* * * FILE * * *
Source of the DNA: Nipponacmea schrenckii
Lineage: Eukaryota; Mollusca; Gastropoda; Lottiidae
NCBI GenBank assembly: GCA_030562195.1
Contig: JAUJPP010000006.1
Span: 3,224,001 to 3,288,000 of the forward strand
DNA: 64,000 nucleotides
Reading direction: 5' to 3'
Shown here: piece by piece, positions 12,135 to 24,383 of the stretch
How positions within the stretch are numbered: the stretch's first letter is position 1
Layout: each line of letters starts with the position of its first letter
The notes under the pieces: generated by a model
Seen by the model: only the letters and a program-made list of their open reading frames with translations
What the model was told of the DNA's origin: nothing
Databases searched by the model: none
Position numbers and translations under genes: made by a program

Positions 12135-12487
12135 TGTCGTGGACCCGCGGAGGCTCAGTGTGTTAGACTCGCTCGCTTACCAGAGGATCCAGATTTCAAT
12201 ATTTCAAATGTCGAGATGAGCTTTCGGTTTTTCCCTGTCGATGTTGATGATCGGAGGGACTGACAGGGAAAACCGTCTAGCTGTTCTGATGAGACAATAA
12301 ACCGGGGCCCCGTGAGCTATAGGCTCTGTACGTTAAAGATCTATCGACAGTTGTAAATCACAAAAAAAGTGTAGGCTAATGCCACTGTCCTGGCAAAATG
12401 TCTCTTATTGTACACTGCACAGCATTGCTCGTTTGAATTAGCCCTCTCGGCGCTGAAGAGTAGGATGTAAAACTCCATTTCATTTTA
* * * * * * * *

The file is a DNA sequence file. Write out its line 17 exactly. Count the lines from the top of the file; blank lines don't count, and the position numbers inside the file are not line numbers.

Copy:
12135 TGTCGTGGACCCGCGGAGGCTCAGTGTGTTAGACTCGCTCGCTTACCAGAGGATCCAGATTTCAAT